We evaluated efficacy of sound as a deterrent for reducing deer (Odocoileus spp.)–vehicle collisions by observing behavioral responses of free-ranging white-tailed deer (O. virginianus) to pure-tone sounds within their documented range of hearing. Behavior of free-ranging deer within 10 m of roadways was not altered in response to a moving automobile fitted with a sound-producing device and speakers that produced 5 sound treatments documented to be within the hearing range of white-tailed deer. Many commercially available, vehicle-mounted auditory deterrents (i.e., deer whistles) are purported to emit continuous pure-tone sounds similar to those we tested. However, our data suggest that deer whistles are likely not effective in altering deer behavior in a manner that would prevent deer–vehicle collisions.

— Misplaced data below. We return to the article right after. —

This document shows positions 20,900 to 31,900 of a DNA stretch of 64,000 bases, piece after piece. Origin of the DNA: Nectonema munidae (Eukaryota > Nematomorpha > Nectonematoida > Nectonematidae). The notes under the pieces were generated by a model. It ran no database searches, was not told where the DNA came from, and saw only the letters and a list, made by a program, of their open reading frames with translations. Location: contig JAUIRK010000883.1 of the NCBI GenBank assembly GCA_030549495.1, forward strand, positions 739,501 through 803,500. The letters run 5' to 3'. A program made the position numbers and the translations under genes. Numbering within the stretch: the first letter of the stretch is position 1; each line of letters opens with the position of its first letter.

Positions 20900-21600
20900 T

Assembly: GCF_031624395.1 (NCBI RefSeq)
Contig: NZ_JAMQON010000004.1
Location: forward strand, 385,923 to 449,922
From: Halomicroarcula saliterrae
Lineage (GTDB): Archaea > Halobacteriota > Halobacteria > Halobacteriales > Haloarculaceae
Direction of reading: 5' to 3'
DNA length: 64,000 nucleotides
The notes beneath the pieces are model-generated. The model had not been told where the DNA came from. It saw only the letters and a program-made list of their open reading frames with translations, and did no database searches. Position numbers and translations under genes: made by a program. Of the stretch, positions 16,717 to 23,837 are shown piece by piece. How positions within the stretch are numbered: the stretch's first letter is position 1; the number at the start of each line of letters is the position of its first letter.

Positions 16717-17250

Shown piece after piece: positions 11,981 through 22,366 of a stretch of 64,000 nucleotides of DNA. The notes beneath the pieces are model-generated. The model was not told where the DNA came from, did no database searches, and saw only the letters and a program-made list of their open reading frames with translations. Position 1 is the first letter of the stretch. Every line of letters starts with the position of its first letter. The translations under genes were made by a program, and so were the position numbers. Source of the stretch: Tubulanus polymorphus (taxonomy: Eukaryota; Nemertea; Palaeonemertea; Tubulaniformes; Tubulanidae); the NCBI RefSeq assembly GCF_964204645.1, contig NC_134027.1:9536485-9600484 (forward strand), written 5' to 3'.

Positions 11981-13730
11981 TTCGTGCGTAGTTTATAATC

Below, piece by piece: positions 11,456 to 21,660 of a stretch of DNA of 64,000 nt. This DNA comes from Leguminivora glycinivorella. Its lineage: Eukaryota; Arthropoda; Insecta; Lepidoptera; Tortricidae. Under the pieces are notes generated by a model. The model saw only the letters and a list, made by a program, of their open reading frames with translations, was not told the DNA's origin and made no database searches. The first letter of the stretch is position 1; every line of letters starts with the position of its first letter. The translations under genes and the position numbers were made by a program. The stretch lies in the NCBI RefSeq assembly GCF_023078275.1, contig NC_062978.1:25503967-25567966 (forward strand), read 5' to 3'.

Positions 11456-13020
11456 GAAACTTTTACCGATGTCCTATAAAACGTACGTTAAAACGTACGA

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Vol. 73 • No. 7